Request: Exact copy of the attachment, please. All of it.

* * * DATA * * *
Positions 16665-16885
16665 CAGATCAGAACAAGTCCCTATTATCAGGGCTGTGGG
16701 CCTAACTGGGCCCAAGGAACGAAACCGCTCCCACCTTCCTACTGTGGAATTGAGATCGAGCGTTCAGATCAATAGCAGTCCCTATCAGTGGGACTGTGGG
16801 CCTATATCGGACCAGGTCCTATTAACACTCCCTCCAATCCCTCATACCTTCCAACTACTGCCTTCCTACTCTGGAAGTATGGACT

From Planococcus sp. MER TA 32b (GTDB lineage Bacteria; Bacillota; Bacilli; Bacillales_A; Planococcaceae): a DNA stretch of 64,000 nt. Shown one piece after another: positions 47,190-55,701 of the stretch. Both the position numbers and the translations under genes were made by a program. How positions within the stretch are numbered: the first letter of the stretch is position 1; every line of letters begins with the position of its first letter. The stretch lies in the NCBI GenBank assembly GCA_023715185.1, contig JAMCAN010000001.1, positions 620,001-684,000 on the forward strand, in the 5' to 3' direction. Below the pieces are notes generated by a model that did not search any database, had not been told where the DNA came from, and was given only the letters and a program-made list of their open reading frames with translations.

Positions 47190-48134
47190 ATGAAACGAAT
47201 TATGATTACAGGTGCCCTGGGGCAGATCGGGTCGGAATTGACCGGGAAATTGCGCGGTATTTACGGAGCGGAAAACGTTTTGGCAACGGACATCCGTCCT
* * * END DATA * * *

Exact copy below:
Positions 16665-16885
16665 CAGATCAGAACAAGTCCCTATTATCAGGGCTGTGGG
16701 CCTAACTGGGCCCAAGGAACGAAACCGCTCCCACCTTCCTACTGTGGAATTGAGATCGAGCGTTCAGATCAATAGCAGTCCCTATCAGTGGGACTGTGGG
16801 CCTATATCGGACCAGGTCCTATTAACACTCCCTCCAATCCCTCATACCTTCCAACTACTGCCTTCCTACTCTGGAAGTATGGACT

From Planococcus sp. MER TA 32b (GTDB lineage Bacteria; Bacillota; Bacilli; Bacillales_A; Planococcaceae): a DNA stretch of 64,000 nt. Shown one piece after another: positions 47,190-55,701 of the stretch. Both the position numbers and the translations under genes were made by a program. How positions within the stretch are numbered: the first letter of the stretch is position 1; every line of letters begins with the position of its first letter. The stretch lies in the NCBI GenBank assembly GCA_023715185.1, contig JAMCAN010000001.1, positions 620,001-684,000 on the forward strand, in the 5' to 3' direction. Below the pieces are notes generated by a model that did not search any database, had not been told where the DNA came from, and was given only the letters and a program-made list of their open reading frames with translations.

Positions 47190-48134
47190 ATGAAACGAAT
47201 TATGATTACAGGTGCCCTGGGGCAGATCGGGTCGGAATTGACCGGGAAATTGCGCGGTATTTACGGAGCGGAAAACGTTTTGGCAACGGACATCCGTCCT